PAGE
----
On a per calorie basis, spinach has more protein than ground beef.
Yes, it’s true. Look in the USDA Nutrient Database if you don’t believe us (15). Every 100 calories contains 12.5 grams of protein.
However eating 100 calories of spinach would be a tall order. Your standard clamshell of spinach has around 20 to 30 calories in it. So you would need to eat at least 3 of those (which would be easier to do if you steamed it).
If you’re an athletic male, you will appreciate the BCAA content in spinach:
|Protein & BCAA Content In Spinach|
|3.5 Ounce Serving (100g)||15.4 Ounce Serving (436g)|
|Calories||23 cal||100 cal|
|Source: USDA National Nutrient Database for Standard Reference, Release 28|
Another advantage is that spinach has some of the highest levels of natural nitrates to boost your body’s NO.
10. Shelled pumpkin seeds (pepitas)
Last but not least is something we call the men’s superfood. Why? Because it might offer something for every male, whether it’s protein, libido, or nitric oxide you’re after.
Oh yeah, and frugal males will appreciate it’s affordability versus some exotic food from a far off land.
Because let’s face it… us men are pigs so we need our food cheap since we eat so much of it!
Pumpkin seeds are very rich in L-arginine, which is an amino acid that plays an important role in the synthesis of nitric oxide. For older men over 40, the potential libido benefits will be of particular interest.
In a double-blind and placebo controlled study involving 50 men with ED, 31% of the men who received L-arginine supplements reported “significant improvement” in sexual function (19). Reduction in the risk of cardiovascular disease and other antiaging benefits – including for brain and memory – have also been suggested as possibly resulting from L-arginine (20).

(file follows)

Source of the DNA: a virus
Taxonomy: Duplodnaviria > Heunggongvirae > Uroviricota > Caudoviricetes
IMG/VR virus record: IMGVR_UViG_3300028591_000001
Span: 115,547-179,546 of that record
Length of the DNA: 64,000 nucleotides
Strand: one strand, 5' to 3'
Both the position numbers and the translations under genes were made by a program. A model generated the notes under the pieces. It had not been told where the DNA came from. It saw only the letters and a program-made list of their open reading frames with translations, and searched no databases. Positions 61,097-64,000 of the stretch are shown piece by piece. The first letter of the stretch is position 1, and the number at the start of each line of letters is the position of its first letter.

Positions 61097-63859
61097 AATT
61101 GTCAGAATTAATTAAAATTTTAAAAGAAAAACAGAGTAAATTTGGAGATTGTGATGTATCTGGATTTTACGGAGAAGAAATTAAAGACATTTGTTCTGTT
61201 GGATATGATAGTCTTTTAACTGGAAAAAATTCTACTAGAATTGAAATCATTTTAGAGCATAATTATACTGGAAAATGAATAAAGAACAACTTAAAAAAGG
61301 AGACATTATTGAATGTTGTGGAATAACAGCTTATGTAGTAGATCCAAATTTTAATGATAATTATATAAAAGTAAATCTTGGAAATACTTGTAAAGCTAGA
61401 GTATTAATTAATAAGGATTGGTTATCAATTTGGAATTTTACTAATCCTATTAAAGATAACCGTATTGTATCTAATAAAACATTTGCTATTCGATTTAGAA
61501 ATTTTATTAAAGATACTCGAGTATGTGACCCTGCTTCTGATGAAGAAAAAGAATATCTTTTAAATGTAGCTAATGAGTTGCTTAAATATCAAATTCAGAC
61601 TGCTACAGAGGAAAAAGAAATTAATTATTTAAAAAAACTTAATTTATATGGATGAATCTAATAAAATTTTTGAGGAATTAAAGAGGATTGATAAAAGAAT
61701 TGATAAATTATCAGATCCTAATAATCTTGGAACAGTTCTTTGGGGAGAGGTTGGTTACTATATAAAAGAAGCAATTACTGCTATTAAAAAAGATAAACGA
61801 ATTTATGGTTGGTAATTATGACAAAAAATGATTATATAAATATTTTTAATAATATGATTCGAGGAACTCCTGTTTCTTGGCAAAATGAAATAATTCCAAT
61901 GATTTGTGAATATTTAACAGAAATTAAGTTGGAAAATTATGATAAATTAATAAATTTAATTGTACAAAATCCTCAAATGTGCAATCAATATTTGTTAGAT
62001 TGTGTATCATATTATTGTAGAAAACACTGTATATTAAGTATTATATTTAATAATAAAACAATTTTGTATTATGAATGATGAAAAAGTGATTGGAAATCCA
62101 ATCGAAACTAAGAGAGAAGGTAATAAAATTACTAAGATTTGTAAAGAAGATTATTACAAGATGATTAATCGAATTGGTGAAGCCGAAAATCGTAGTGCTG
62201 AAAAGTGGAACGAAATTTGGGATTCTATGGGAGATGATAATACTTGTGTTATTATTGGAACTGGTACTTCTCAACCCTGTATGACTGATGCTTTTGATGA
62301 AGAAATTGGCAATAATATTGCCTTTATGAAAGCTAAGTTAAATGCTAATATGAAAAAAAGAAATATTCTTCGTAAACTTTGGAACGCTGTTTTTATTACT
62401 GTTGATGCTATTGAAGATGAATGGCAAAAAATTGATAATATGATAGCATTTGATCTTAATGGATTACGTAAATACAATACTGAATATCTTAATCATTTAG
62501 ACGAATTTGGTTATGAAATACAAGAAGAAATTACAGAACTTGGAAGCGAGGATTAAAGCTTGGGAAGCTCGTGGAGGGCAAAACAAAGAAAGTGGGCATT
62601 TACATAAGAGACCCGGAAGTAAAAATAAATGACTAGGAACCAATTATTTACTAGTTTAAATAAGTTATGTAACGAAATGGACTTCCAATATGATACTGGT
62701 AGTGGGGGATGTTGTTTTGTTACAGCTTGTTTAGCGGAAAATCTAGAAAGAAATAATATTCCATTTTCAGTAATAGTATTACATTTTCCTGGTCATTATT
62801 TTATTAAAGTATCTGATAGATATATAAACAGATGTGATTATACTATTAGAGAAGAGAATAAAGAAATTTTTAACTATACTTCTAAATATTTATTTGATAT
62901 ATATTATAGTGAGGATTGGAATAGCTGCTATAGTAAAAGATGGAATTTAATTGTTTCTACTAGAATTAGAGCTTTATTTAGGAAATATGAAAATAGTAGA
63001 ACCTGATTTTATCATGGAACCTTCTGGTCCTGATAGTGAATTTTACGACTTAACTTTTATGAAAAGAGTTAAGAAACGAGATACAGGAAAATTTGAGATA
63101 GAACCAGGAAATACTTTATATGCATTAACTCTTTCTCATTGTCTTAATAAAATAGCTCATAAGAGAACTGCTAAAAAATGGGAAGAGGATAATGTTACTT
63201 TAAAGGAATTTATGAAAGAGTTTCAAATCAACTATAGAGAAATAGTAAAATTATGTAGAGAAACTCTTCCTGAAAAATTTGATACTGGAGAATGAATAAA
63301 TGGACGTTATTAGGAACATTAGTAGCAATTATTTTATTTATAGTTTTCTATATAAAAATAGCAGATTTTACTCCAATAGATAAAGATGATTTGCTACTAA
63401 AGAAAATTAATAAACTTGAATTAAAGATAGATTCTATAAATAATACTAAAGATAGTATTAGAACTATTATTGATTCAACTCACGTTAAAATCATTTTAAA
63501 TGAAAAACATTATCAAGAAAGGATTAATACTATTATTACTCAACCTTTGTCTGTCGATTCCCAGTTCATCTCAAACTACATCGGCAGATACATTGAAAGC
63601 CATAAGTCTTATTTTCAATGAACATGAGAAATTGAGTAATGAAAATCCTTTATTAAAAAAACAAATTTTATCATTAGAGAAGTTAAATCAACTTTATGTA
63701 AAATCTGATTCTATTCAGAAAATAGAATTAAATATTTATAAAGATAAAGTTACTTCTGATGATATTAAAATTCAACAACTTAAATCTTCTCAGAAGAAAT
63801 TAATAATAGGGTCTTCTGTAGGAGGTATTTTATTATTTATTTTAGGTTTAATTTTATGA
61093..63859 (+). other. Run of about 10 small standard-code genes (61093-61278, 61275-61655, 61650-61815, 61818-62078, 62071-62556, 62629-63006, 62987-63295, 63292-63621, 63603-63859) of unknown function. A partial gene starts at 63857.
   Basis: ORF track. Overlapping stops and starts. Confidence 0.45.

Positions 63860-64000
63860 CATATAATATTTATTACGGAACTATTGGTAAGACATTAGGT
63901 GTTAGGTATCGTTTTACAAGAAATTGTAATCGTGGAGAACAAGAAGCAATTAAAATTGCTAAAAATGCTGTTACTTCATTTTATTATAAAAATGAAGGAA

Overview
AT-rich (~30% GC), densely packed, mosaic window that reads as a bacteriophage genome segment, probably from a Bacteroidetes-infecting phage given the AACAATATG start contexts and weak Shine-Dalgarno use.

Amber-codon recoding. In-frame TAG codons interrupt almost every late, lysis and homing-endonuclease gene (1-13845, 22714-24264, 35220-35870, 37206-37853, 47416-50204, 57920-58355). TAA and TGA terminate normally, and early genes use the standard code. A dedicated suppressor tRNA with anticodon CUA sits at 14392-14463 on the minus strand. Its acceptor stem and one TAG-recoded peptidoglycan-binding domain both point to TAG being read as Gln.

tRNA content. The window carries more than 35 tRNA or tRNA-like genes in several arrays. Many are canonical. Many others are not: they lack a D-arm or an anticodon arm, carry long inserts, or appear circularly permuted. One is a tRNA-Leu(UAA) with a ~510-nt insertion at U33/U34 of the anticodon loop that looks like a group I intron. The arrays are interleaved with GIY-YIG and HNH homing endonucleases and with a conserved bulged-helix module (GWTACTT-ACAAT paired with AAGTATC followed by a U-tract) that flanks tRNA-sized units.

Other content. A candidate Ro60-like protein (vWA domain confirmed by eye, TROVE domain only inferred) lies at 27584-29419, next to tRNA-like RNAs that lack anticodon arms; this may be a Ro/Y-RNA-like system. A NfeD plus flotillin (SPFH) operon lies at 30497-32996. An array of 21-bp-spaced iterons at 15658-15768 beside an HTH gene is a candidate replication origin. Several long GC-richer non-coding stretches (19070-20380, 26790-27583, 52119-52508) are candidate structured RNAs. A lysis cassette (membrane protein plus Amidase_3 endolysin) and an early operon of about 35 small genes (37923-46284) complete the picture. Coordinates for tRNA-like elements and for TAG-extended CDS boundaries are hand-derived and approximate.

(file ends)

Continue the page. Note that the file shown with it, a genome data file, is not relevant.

As an herbal dietary supplement, the Mayo Clinic’s website lists the following dosage information (21):
“For erectile dysfunction, 5 grams of L-arginine has been taken by mouth daily for six weeks.”
Coincidentally, 5.35 grams is how much is found in 100 grams (about 3.5 ounces) of shelled pumpkin seeds. In fact, out of the 18 amino acids found in these seeds, only glutamic acid is in higher concentration than L-arginine (22).
One of the UK’s largest newspapers, The Telegraph, listed pumpkin seeds as 1 of 3 foods that “every man needs in his life” specifically for its zinc content (23). Indeed they contain a lot – 7.8 mg of zinc per 100 grams.
Zinc is an essential mineral for many reasons, including for your white blood cells and skin. However specific to men’s health are the important roles it plays in sperm motility and testosterone levels.
If you were to entirely eliminate zinc from you diet today, in just a few weeks your testosterone levels would plummet, because the mineral is needed for its production (24).
Are pumpkin seeds a complete protein? Yes and they contain a lot. A serving of ¼ cup provides you with 10 grams of protein. Unlike other vegan sources of protein like brown rice often coming from China, you don’t have to worry about lead or contaminants if the pumpkin seeds are from crops grown here in the US.
That’s why Sprout Living pumpkin seed protein powder is an all-time favorite of ours. With all those nutrients plus a whopping 19 grams of protein per 110 calorie serving, what’s not to love?
And 1 superfood men should avoid
You’ve probably heard that men should go easy on soy because of its phytoestrogens. None of us want man boobs!
Flax seeds are an excellent source of omega 3. Do you know what else they’re high in? Phytoestrogens (25). Tofu doesn’t even hold a candle to how much is in flax…
¼ cup flaxseeds = 163,133.6 µg
¼ cup tofu = 8,688.0 µg
The amount of phytoestrogens in flax is over 18x higher than tofu! Men… if at all, consume those seeds carefully and with extreme caution.
These statements have not been evaluated by the Food and Drug Administration. This product is not intended to diagnose, treat, cure, or prevent any disease.